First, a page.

If you are having problems with your TV reception from your outdoor antenna then you might just be ready to pull your hair out. TV antennas problems can be difficult to problem solve without professional equipment, but all is not lost!
By using common sense and a process of elimination you should be able to fix the problem and get back to watching your favorite shows.
It is important to note here that accessing your antenna in high places is dangerous. Ensure you follow proper safety procedures and wear a harness. If you do not have the proper safety equipment then contact a professional antenna repairman.
So without further ado, here is our guide on how to boost outdoor tv antenna signal.
How To Improve TV Antenna Signal
Check What Stations Are Available
There is no point trying to chase a TV signal that doesn’t exist right? So the first thing you should do is check that the TV station you are after is available in your area.
There are numerous ways to do this, but I recommend using this tool on the FCC website (screenshot above). Simply enter your location in the tool and it will give you all the info you need.
Check Antenna Direction
Most TV antennas (well the best ones anyway) are directional, which means that they need to be faced towards the signal source in order to receive the strongest possible signal. If your antenna is facing the wrong way, then your signal will be lower than it could be and you may have reception problems.
So how do you tell which way to face your antenna? Well, there are a few different methods:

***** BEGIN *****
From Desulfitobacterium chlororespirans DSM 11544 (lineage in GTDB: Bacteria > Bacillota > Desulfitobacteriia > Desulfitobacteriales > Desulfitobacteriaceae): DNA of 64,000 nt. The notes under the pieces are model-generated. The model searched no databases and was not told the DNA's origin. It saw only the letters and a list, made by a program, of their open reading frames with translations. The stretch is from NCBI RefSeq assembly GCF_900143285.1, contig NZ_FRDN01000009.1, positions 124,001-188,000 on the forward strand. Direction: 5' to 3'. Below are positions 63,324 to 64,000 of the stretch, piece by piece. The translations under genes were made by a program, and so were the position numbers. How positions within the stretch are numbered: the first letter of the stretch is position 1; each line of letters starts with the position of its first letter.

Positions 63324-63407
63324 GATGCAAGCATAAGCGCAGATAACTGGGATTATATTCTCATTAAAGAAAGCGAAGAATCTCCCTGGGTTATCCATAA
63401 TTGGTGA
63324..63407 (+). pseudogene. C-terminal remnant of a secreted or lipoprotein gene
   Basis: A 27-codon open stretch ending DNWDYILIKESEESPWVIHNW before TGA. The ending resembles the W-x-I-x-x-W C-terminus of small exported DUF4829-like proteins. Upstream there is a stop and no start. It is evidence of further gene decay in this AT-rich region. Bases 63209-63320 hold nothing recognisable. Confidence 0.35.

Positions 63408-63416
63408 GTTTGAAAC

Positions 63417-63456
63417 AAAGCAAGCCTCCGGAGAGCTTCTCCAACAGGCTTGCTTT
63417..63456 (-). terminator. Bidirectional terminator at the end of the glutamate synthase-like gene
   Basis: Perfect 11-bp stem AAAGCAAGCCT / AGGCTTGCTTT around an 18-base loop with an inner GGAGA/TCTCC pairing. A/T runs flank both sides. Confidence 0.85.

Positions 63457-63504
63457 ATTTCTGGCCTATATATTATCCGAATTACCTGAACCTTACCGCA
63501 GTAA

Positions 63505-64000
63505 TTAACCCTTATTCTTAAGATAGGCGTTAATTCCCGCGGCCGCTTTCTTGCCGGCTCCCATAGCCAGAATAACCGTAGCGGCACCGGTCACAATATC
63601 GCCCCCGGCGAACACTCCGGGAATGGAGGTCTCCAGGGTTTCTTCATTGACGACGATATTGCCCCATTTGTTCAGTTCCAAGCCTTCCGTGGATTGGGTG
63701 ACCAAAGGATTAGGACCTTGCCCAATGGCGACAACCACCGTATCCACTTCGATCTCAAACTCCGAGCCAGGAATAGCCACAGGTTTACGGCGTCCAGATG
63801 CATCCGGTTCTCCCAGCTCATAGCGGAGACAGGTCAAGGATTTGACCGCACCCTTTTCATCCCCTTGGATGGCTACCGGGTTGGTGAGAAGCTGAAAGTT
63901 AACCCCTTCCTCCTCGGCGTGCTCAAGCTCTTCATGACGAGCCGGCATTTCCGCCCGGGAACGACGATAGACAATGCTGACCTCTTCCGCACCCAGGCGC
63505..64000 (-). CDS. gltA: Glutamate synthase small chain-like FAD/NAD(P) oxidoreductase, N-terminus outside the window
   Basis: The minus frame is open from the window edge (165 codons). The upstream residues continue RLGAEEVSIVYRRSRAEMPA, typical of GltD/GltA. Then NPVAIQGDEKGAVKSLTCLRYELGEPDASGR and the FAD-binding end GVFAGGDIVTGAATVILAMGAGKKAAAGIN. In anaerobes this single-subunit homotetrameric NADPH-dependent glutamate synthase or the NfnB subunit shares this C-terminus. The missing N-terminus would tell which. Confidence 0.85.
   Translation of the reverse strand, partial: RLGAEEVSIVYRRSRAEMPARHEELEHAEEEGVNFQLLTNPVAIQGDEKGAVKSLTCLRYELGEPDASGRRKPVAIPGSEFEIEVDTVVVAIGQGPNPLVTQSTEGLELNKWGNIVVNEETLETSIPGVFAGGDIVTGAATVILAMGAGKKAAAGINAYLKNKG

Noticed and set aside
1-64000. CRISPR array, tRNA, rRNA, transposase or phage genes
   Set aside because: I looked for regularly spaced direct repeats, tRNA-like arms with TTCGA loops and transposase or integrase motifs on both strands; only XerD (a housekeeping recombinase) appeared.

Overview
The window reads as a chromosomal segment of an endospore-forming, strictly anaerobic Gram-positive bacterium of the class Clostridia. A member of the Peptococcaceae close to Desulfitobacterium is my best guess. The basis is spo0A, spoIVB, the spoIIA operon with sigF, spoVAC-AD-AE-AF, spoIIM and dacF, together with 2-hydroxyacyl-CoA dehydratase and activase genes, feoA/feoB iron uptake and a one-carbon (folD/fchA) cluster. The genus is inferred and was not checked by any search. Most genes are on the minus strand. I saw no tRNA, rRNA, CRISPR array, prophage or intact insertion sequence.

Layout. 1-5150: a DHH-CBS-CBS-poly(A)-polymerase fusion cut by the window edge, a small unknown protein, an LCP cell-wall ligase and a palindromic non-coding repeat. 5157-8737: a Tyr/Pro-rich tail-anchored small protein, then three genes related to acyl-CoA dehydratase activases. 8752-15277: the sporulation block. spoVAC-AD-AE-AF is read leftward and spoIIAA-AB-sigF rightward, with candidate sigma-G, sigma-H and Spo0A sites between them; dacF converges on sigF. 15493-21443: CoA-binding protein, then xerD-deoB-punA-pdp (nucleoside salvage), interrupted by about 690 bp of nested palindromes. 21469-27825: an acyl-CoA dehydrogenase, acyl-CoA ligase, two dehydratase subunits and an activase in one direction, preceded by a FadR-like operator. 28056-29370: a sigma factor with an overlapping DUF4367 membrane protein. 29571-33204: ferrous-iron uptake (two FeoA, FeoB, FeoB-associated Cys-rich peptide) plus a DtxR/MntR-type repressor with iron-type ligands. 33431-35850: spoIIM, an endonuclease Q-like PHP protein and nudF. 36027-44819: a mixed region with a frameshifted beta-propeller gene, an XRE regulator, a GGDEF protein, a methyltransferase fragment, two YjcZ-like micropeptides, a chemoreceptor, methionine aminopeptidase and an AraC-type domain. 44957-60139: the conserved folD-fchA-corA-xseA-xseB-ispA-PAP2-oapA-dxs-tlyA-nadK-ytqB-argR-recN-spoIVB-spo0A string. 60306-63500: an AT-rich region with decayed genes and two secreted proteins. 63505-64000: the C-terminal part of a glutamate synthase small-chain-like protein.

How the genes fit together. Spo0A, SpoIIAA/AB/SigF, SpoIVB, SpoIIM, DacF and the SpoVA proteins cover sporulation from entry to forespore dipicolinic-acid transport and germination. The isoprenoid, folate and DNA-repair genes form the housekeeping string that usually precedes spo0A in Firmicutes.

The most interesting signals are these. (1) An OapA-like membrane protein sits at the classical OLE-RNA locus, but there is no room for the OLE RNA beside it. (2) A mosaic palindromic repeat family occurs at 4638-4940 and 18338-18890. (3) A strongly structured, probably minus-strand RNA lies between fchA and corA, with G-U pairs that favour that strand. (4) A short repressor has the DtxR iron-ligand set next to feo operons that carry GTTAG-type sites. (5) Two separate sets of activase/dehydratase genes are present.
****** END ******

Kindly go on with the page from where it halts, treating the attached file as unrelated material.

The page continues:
Look at other antenna in the area: This is the simplest way to determine which way your antenna should be facing to receive the strongest signal. Take a look at other antenna in your local area and take note of which way they are facing. You can then take a pretty good guess at which direction you should face the antenna on your house.
Look up your transmitter location: You can use this tool on the antennas direct website here. Just enter your zip code (or even your exact address) and the map will show you where your local TV transmitter is.
Use the signal strength meter on your TV: This method isn’t ideal, as it involves having someone to help you and some TV’s can be slow to update the information. Basically, you need to find where your signal strength is shown in your TV settings then adjusting the antenna direction till the signal is at its highest.
How Do I Tell Which Is The Front Of The Antenna?
Good question! And (usually) an easy one to answer. While every antenna is different, generally the smallest end of the antenna is the front.
TV signals do not travel through object very well, so the next thing to check is if your Antenna has line of sight to the TV transmitter.
If your TV antenna is blocked by anything on your property, then relocate the antenna to a location with a clear line of sight if possible. The best spot for a TV antenna is usually as high as possible on your roof.
If you are in an area where your line of sight to the transmitter is blocked by trees, building or hills/mountains then you are going to have to try numerous different locations to find the spot with the strongest signal. Y
You can do this by buying some coaxial cable and running a temporary line into the TV. Move the antenna around to different areas on your property/roof and have someone inside watching the TV. Locate the spot with the most reliable/strongest signal. You can use the TV signal meter built into your TV settings (in some models) to help you with this.
Check Cable and Connections
The way that the signal gets from your antenna to your TV is via the cable. So the next step is the make sure that the cable is in good condition and any connections between your antenna and TV giving a good electrical connection.
If possible, inspect the entire cable and look for the following signs of problems:
Damaged cable: If the out sheath of the cable is damaged at all then it is likely degrading your tv signal. Look for damage by birds (they love to chew the cable), sun damage and accidental damage. If you find any, then replace the entire cable if possible.